“You can see here, as it is impossible to do in a more varied and complex city, the whole structure of an industrial society.” So wrote essayist Edmund Wilson, reporting on a visit to the Motor City in the 1930s. As the capital of America’s most important industry—automobile manufacturing—Detroit became a global symbol of modernity and of the power of American capitalism and the labor that built it.
Detroit had all of the ingredients for industrial growth: it was close to the nation’s major centers of coal, iron, and copper mining; it was easily accessible by water and by land; and it was near the nation’s leading, well-established production centers. Still, it was not a great metropolis. When Henry Ford founded the Ford Motor Company in 1903, Detroit was only the nation’s thirteenth largest city.
By the mid-twentieth century, one in every six working Americans was employed directly or indirectly by the automobile industry, and Detroit was its epicenter. The “Big Three” auto firms—General Motors, Ford, and Chrysler—were all based in metropolitan Detroit. The auto industry consumed vast amounts of steel, glass, copper, and (later) plastic, fueling the rise of a host of auto-related industries in and around the city. Detroit was, in the words of one historian, a “total industrial landscape,” a place where hundreds of thousands of blue-collar workers found work on the assembly lines, in stamping and tool-and-die plants, in foundries, and in a myriad of small factories that made all sorts of parts, from spark plugs to hood ornaments. The reach of the auto industry extended far into Detroit’s suburbs and into the small towns of the upper Midwest, where manufacturers made everything from auto glass to engine mounts. The dependence of towns like Toledo, Ohio, and Flint, Michigan, on the auto industry led to a common adage: “When Detroit gets a cold, the whole Midwest gets pneumonia.”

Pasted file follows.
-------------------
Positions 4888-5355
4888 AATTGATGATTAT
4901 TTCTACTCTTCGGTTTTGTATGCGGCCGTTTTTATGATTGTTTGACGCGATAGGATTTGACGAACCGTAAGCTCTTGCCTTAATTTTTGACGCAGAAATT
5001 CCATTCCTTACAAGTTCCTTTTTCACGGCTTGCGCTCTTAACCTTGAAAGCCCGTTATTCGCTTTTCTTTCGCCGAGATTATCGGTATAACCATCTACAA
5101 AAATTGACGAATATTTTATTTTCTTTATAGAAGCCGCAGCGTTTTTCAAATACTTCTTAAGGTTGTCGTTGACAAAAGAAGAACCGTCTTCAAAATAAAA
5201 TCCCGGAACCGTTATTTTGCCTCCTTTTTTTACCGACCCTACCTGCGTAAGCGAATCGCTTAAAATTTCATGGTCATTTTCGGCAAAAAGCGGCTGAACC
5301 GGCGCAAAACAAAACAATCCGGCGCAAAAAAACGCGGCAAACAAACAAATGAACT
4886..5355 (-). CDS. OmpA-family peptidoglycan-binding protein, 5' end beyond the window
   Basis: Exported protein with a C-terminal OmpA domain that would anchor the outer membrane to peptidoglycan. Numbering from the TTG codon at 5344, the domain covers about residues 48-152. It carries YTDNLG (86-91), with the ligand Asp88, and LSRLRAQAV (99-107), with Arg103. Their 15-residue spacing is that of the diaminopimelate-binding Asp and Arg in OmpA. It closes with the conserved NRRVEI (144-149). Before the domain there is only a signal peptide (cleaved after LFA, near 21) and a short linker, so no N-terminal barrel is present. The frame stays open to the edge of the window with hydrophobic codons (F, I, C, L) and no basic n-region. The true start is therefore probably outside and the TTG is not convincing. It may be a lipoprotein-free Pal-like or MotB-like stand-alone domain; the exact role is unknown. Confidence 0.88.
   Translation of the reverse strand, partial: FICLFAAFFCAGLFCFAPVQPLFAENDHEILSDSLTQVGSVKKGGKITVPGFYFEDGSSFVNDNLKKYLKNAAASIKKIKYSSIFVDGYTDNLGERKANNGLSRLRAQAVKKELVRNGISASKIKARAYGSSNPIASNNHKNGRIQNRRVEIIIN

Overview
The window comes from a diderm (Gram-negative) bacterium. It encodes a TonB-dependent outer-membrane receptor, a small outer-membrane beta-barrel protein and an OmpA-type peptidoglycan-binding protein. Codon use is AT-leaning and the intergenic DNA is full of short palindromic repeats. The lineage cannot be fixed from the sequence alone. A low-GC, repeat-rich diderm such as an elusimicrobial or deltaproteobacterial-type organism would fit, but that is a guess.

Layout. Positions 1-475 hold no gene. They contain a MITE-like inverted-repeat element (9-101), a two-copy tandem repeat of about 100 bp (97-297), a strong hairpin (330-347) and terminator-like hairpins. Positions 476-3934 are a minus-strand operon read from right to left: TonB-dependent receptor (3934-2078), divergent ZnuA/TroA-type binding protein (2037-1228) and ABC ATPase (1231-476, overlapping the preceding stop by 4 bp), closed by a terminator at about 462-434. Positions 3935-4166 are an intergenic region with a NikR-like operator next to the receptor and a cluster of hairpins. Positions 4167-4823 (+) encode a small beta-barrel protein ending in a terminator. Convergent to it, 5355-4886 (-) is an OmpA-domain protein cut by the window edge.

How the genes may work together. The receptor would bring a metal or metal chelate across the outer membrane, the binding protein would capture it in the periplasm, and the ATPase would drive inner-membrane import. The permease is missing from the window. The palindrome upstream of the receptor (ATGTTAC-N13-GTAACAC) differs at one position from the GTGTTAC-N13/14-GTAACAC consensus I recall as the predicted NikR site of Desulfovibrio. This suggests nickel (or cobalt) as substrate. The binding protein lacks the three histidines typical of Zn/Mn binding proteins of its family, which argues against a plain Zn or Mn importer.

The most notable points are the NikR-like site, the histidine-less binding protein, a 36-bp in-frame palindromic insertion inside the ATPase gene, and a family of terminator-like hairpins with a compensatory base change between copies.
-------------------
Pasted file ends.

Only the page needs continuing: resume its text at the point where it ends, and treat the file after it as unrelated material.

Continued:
Form groups 1,2,3,4. Focus on one of the concepts each. Explain your concept to the others.
Explain in plain terms two of the concepts discussed. Post as a comment.